Sunday 12 January 2020

Semantic Segmentation


  • image (pixels)
  • list of categories


Each pixel in the image to be classified (to be assigned a category label).
Don't differentiate instances (objects), only care about pixels.


  • Every input pixel is assigned a category
  • Pixels of each category are painted with the same color e.g. grass, cat, tree, sky
  • If two instances of the same object are next to each other, entire area will have the same label and will be painted with same color


Approach #1: Sliding Window 

Approach #1 is to use sliding window where we are moving a small window across the image and apply DNN classification to determine the class of the crop which is then assigned to the central pixel of the crop.

This would be very computationally expensive as we'd need to classify (push crop through CNN) separate crop for each pixel in the image.

This would also be very inefficient for not reusing shared features between overlapping patches. If two patches overlap then the convolutional features of these patches will end up going through the same convolutional layers and we can actually share a lot of computation when applying this to separate passes or applying this type of approach to separate patches of the image. 

Approach #2: CNN, layers keep spatial size

Using fully convolutional network where whole network is a giant stack of convolutional layers with no fully connected layers where each convolutional layer preserves the spatial size of the input:

input image --> [conv] --> output image
  • input 3 x H x W
  • convolutions D x H x W: conv --> conv --> conv --> conv--> 
  • scores: C x H x W (C is the number of categories/labels)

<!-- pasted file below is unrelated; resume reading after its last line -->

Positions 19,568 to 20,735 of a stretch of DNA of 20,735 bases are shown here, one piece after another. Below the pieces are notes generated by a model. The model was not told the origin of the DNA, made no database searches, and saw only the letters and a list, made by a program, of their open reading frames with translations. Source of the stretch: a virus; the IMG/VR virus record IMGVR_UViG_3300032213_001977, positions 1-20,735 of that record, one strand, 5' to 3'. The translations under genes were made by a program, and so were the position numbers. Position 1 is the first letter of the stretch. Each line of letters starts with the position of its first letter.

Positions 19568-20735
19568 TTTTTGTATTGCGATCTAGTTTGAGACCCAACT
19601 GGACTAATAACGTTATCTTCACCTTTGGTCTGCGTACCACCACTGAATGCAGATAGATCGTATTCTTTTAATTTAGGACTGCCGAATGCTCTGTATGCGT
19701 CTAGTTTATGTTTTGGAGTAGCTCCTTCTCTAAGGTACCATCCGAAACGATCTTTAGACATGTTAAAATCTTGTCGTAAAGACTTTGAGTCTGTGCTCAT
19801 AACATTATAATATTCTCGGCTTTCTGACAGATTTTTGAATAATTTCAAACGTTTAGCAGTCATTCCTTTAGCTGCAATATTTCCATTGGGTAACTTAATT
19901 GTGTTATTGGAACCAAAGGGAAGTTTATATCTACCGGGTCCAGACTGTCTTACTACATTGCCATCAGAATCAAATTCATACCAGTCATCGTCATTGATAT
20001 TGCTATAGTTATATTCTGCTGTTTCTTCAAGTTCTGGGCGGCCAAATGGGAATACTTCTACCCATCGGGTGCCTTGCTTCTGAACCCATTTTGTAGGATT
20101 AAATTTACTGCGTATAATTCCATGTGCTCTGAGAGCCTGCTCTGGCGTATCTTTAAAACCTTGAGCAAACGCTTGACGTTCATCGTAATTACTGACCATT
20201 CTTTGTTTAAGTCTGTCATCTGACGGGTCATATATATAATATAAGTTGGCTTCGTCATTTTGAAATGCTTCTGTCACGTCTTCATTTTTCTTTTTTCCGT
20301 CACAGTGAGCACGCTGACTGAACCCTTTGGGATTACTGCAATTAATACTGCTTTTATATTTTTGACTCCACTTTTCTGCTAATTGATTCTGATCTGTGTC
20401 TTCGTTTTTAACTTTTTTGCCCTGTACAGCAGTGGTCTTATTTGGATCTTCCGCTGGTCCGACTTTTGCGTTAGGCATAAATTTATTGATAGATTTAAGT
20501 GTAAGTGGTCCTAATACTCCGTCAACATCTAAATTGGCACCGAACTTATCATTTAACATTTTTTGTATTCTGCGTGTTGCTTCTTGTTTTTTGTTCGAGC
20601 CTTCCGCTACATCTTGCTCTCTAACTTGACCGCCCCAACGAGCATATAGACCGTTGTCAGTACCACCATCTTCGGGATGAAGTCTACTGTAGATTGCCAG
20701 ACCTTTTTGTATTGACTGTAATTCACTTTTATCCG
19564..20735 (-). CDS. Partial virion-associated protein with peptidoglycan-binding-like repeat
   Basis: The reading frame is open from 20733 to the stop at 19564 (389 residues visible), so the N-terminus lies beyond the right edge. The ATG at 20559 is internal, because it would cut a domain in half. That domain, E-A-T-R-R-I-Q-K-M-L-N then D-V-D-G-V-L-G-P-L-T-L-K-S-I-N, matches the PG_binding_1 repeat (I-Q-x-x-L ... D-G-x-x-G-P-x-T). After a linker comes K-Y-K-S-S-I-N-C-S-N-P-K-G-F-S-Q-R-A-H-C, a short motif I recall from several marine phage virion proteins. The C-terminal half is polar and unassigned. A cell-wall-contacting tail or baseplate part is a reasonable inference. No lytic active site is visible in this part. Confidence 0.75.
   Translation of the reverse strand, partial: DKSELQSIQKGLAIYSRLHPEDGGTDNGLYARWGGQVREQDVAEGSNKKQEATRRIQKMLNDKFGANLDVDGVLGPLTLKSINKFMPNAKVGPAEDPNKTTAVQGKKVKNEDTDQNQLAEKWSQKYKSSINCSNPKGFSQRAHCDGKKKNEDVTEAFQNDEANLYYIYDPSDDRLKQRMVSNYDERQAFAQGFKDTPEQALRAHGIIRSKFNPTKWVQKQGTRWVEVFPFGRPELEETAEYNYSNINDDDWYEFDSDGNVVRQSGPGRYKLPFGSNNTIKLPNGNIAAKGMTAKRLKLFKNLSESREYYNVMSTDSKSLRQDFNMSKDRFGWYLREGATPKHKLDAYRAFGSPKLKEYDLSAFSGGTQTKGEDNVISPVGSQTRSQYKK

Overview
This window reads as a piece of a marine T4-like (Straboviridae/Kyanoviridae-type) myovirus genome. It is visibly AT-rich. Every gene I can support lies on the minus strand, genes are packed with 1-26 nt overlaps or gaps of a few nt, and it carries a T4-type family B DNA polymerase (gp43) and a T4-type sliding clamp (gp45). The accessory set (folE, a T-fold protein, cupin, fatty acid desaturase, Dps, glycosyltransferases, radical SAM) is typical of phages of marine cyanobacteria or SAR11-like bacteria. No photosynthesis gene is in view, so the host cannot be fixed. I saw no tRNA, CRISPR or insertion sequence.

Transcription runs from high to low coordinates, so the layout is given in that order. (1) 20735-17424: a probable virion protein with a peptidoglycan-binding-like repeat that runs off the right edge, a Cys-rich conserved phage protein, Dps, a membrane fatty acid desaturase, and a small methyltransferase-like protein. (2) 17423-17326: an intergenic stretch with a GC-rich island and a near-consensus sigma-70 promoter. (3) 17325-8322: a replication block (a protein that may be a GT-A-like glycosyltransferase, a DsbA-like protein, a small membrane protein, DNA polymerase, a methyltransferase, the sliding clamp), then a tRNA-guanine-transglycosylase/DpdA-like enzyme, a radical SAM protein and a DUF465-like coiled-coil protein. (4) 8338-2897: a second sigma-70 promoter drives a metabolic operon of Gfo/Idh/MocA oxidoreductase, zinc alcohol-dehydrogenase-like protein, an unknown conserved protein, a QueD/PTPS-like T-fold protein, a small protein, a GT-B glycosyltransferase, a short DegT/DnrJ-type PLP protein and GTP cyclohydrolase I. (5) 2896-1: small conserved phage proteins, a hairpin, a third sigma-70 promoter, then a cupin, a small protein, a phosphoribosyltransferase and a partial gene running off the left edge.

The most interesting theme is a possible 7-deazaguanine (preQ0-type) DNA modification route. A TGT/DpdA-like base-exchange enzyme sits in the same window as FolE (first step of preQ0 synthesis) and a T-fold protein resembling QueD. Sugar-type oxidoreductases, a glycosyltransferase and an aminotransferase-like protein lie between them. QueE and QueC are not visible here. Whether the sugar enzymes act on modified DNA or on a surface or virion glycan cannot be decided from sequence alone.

• argmax ==> Predictions H x W
Final convolutional layer outputs tensor C x H x W.

The size of the output image has to be the same as the input image as we want to have classification for each pixel, output image has to be pixel-perfect, with sharp and clear borders between segments.

All computations are done in one pass. 

Using convolutional layers which are keeping the same spatial size as the input image is super expensive and would take lots of memory for the huge number of parameters required (high resolution input image, input in each layer has multiple channels...).

Approach #3: CNN, downsampling + upsampling

Design network as a bunch of convolutional layers, with downlsampling and upsampling of the feature map inside the network:

input image --> [conv --> downsampling] --> [conv --> upsampling] --> output image

  • spatial information gets lost
  • e.g. max pooling, strided convolution

Upsampling: max unpooling or strided transpose convolution.


Put classification loss at every pixel at the output, take an average through space and train it through normal back propagation.


Creating training set is expensive and long manual process. Each pixel has to be labelled. There are some tools for drawing contours and filling in the regions.

Loss Function

Loss function: cross-entropy loss is computed for each pixel in the output and ground truth pixels; then sum or average is taken over space or mini-batch.


Individual instances of the same category are not differentiated. This is improved with Instance Segmentation.


Stanford University School of Engineering - Convolutional Neural Networks for Visual Recognition - Lecture 11 | Detection and Segmentation - YouTube

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